The Courage to Be 3

In this November series I’m looking at the thinking of Paul Tillich and his work on the search for the identity of the essential self. He thought this was the reality of salvation received as grace. Interestingly he was also interested in salvation as healing and distinguishes between what he calls existential angst and pathological anxiety. Both need healing but existential anxiety is the search for healing through unity with one’s essential being – in other words salvation. This he thought was something that needed priestly help. He contrasts this with pathological anxiety which he related to neurosis and thought it was a way of avoiding non-being by avoiding being. In other words neurosis limits the person and their essential truth through a very reduced self-affirmation. It is here that he thinks that the psychotherapist can play a part.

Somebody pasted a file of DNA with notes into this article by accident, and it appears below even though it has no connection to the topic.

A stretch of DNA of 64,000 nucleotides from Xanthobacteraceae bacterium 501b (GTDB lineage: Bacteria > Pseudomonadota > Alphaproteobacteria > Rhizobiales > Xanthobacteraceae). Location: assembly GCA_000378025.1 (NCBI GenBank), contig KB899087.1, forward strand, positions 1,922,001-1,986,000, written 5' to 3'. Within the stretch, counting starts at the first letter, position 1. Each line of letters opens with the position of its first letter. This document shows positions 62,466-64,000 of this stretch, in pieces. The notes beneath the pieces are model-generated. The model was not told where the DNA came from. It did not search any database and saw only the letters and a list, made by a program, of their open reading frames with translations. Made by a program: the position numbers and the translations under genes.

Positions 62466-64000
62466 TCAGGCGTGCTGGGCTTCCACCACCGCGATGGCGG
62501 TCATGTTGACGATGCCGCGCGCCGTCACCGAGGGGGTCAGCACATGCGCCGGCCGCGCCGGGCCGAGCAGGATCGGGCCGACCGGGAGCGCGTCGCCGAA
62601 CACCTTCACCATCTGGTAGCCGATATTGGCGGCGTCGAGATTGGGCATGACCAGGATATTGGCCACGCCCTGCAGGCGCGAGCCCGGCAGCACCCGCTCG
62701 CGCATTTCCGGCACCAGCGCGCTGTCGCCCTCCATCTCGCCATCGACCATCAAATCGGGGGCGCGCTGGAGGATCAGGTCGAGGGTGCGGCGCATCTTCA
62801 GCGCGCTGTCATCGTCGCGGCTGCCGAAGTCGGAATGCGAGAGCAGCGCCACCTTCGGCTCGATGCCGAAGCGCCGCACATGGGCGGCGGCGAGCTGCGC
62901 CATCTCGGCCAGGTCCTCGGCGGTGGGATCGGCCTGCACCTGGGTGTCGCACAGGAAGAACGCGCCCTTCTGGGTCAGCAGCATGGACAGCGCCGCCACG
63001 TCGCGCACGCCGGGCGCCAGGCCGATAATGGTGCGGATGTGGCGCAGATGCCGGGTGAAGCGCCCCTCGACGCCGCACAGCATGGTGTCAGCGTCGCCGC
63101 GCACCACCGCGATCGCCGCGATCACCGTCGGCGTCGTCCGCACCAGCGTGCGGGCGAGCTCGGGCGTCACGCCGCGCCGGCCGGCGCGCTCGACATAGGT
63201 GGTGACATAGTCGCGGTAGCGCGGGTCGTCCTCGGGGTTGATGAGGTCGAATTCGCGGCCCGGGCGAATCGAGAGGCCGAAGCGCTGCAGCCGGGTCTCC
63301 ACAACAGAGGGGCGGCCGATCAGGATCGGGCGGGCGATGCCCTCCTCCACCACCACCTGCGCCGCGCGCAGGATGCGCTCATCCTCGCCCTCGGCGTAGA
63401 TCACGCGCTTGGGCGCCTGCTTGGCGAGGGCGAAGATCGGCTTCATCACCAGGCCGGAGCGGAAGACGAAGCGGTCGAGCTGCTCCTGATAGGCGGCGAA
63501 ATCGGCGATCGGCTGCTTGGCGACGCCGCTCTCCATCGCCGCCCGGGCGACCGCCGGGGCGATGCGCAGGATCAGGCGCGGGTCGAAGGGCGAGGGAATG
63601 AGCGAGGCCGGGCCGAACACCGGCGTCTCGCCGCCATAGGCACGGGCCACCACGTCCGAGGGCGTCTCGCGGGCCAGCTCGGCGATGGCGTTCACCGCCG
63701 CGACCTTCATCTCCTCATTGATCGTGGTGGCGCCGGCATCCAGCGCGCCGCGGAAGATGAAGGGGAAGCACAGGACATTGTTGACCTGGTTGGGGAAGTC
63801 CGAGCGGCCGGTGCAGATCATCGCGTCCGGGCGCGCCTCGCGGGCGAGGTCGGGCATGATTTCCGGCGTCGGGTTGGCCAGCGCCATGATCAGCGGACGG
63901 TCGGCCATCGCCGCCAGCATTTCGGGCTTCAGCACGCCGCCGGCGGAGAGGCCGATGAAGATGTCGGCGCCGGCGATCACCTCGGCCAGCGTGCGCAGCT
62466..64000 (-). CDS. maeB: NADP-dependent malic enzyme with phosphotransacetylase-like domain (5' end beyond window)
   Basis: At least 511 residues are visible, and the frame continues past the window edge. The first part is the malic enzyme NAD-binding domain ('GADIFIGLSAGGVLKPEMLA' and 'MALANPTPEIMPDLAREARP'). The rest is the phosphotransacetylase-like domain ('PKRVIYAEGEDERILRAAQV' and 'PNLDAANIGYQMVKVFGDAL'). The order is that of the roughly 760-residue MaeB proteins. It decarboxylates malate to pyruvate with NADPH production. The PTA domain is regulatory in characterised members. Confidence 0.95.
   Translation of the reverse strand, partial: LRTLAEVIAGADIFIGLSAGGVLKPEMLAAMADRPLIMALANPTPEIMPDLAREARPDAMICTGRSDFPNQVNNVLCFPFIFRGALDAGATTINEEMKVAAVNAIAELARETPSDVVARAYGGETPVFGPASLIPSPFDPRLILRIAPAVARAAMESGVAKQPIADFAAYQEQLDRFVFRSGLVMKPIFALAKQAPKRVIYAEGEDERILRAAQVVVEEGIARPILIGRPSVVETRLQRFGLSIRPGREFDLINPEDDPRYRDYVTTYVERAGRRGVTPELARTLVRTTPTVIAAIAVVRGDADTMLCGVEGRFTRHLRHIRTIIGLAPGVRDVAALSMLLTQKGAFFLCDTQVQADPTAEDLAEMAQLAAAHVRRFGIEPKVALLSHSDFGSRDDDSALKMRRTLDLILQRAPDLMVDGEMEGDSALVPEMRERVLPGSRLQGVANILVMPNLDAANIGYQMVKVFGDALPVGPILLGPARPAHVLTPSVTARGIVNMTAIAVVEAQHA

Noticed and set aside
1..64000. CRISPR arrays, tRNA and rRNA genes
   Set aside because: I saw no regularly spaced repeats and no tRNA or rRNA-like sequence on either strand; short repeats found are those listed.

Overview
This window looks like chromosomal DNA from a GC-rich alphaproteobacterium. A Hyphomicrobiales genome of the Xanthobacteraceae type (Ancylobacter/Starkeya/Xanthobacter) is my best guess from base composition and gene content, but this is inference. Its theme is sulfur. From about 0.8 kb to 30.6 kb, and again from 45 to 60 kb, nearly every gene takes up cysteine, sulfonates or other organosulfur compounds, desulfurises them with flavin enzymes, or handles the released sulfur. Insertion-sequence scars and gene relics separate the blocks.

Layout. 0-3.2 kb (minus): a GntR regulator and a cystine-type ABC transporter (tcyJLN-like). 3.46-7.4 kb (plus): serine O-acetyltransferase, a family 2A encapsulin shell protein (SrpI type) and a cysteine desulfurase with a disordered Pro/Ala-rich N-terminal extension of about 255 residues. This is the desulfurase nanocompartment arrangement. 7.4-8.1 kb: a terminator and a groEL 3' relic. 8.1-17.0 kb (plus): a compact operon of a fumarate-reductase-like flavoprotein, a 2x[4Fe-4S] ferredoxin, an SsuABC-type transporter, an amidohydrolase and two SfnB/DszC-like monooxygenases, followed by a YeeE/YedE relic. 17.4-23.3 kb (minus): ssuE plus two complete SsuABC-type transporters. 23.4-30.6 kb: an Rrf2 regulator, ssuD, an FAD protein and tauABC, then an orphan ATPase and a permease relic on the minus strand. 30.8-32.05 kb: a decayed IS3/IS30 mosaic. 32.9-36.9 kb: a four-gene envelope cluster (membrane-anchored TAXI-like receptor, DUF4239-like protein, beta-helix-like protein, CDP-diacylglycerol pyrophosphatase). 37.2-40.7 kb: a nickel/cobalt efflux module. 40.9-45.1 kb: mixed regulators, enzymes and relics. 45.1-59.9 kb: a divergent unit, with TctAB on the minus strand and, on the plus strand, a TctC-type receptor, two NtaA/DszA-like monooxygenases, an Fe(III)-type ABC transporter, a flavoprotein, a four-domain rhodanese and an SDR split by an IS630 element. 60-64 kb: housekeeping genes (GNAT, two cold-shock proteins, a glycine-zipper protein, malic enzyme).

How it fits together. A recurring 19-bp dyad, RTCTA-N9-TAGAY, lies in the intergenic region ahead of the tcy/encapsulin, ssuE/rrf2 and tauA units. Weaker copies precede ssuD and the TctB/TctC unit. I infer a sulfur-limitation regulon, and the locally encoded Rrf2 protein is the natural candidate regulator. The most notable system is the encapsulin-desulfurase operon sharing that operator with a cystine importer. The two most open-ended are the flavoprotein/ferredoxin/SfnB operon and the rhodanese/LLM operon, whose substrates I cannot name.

In the general sense he thought that the great and universal human illness is our estrangement from the essential truth in the divine. Here are echoes of Augustine and many other religious figures who understood pain as separation from God. Tillich also thought the recovery of this truth is the only thing that heals in-depth and this is essentially a religious task. It is the work of the therapist to overcome pathological self-denial and to help the person in their defensiveness and their flight from life – from the challenge of becoming the person they are meant to be and the affirmation of their essential self.
However Tillich is able to see that the priest can be a healer and the psychotherapist can be priest and that even in the psychological work there are religious overtones whether there recognised as religious or not. For divine immanence is present in all and through all and with all. Above all we are encouraged to acknowledge and own our personal experience and the interiority of what happens within us and to our self. From the experience of so many people it is only in the depths that we can search and be met by the God who leads us home.